Chris DeWolfe at MySpace was quick to point out that Adgregate Markets’ idea could be used anywhere on the Web and has a strong business model in place that would attract publishers and advertisers, alike.
Trying to address what it believes is a problem in email newsletters, AdRocket helps email newsletter publishers better monetize their emails.
According to AdRocket, most email newsletter advertisements are poorly targeted and most users block those ads, so many times, no one sees any revenue from email newsletters.
To fix that, AdRocket aims at working with major newsletter providers like The New York Times and CNET and collect demographic data and keywords from newsletter subscribers. Once collected (it does so anonymously to alleviate privacy concerns), the keywords that are most likely to yield revenue and have ad units available are shown. From there, a score based on the number of ads and the revenue potential is determined and advertisers can input those ads into their newsletters to (hopefully) increase ad revenue.
Chris DeWolfe at MySpace and Marc Andreesen noted that there are some “deliverability” issues with AdRocket. How will the company make sure that newsletters from the companies it works with are actually getting to the users?
Mark Bennioff and Ash Patel noted that the size of the newsletter shouldn’t matter as much as AdRocket believes it does. Instead, the panelists believe the company should focus on working with smaller newsletter companies and worry more about larger newsletters as it grows.
OtherInbox helps solve the problem of email overload. According to the company, it believes that as more people sign up for newsletters, product updates, and countless other services that send emails, inboxes are getting inundated with extras that reduce efficiency.
To solve that problem, users can sign up for OtherInbox (it’s free) and create vanity email addresses for different services. So if you want to receive product announcements from Amazon via email, set up an OtherInbox account called “firstname.lastname@example.org” and only emails from Amazon will be sent to that address. The same can be done for any place you input email addresses.
When you open OtherInbox, it features folders from every site you signed up with the different emails in a left pane. Once you decide which you want to read, simply click on the email box and you can view all emails sent to that address.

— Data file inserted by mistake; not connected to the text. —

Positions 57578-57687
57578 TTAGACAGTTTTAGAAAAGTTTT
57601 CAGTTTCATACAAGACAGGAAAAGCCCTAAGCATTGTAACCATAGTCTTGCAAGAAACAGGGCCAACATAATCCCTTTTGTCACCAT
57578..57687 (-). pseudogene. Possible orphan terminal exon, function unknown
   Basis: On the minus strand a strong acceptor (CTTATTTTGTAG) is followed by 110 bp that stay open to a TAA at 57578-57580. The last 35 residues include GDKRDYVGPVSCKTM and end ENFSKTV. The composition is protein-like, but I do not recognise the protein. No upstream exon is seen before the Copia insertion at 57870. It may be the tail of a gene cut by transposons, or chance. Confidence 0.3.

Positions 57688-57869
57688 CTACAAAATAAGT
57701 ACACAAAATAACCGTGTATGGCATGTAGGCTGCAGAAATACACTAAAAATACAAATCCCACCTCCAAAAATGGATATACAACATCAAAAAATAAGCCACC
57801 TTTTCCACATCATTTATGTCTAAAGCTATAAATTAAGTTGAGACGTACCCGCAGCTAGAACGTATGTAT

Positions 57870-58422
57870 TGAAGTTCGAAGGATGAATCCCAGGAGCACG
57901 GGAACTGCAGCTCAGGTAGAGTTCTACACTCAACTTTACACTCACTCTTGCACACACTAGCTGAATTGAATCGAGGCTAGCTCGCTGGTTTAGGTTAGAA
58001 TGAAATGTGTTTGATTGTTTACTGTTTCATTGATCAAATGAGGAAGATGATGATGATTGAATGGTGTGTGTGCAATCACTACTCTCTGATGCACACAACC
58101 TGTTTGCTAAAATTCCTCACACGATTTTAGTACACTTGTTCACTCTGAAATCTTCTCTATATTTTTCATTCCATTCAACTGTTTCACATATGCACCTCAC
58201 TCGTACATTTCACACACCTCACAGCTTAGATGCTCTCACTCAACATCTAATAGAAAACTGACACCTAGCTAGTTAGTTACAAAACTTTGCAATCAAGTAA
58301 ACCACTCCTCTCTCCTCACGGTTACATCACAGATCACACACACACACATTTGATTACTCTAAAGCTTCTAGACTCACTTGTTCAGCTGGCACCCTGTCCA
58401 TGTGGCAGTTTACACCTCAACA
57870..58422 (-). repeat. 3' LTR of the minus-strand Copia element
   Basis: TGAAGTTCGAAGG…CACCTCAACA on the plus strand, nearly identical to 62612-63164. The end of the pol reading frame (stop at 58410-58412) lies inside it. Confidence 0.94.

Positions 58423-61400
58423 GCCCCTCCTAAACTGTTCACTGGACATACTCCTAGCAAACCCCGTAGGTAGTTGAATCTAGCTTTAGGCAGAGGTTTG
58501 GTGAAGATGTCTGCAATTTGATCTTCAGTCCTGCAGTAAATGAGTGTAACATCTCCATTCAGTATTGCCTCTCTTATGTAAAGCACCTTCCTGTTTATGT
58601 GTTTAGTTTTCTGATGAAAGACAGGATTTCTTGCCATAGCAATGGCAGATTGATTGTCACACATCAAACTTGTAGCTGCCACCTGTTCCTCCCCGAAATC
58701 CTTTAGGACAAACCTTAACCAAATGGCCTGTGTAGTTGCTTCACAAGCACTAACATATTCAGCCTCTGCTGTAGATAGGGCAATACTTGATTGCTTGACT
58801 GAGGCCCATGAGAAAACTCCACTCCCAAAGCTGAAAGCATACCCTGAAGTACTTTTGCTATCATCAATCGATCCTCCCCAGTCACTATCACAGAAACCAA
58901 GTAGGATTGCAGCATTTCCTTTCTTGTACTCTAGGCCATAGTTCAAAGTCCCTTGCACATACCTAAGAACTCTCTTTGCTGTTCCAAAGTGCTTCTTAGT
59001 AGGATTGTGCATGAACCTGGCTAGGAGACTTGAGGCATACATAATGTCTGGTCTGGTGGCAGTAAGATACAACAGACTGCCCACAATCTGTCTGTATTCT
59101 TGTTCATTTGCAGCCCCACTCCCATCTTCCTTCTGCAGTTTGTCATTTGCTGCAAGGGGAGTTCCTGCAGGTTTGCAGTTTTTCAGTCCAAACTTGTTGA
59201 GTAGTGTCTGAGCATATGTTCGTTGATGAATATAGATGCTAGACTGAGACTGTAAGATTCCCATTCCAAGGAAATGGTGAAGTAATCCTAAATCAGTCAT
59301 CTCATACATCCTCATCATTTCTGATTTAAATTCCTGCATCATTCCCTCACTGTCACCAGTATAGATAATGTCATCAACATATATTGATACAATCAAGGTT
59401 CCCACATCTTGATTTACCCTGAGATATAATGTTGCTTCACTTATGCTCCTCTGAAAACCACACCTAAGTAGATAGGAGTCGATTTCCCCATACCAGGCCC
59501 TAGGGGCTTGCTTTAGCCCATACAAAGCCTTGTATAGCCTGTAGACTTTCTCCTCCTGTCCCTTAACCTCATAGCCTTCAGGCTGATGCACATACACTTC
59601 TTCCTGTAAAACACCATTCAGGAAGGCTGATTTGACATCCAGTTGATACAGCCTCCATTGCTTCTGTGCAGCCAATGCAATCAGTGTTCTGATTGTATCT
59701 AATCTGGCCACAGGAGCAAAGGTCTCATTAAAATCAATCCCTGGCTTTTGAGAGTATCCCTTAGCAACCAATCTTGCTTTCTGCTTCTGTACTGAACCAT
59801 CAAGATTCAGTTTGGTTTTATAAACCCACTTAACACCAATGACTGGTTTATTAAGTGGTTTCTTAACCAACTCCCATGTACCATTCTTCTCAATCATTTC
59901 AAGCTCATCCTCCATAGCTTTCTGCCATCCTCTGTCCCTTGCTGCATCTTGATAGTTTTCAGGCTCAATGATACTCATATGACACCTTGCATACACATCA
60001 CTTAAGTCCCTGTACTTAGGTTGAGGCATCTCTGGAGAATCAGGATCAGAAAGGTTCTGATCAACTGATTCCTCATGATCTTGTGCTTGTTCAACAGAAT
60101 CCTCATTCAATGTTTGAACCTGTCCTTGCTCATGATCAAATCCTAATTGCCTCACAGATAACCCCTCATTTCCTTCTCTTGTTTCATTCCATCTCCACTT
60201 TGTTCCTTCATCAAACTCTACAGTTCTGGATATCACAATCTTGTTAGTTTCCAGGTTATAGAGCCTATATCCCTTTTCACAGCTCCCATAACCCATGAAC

But OtherInbox isn’t just reserved for stores or newsletters. The service lets you create email addresses for anything and can be used to filter your email.
Even better, OtherInbox will soon offer features that can collect shipping notices, receipts, and bill payment reminders, and collect date information from each. Once collected, it will add those dates to Google Calendar, iCal, or any other calendar app.
To block spam messages, OtherInbox uses a “block” button, which will then delete all the spam in a particular inbox and deactivate that address so you won’t get anymore spam.
OtherInbox is currently in private beta, but will be in public beta soon.
After finishing, Other Inbox received a resounding applause from the crowd, which obviously appreciated the opportunity to filter email into a variety of inboxes.
The panel was dominated by a spat between the company’s creator and Yahoo executive vice president Ash Patel, who claimed similar functionality is already available in Yahoo Mail. OtherInbox’s founder disagreed and said that his service does much more than what’s already found in Yahoo’s offering.
The rest of the panel concurred that it was a good idea and Mark Bennioff said that he would use it for trips to Los Angeles and elsewhere to manage his email and itinerary.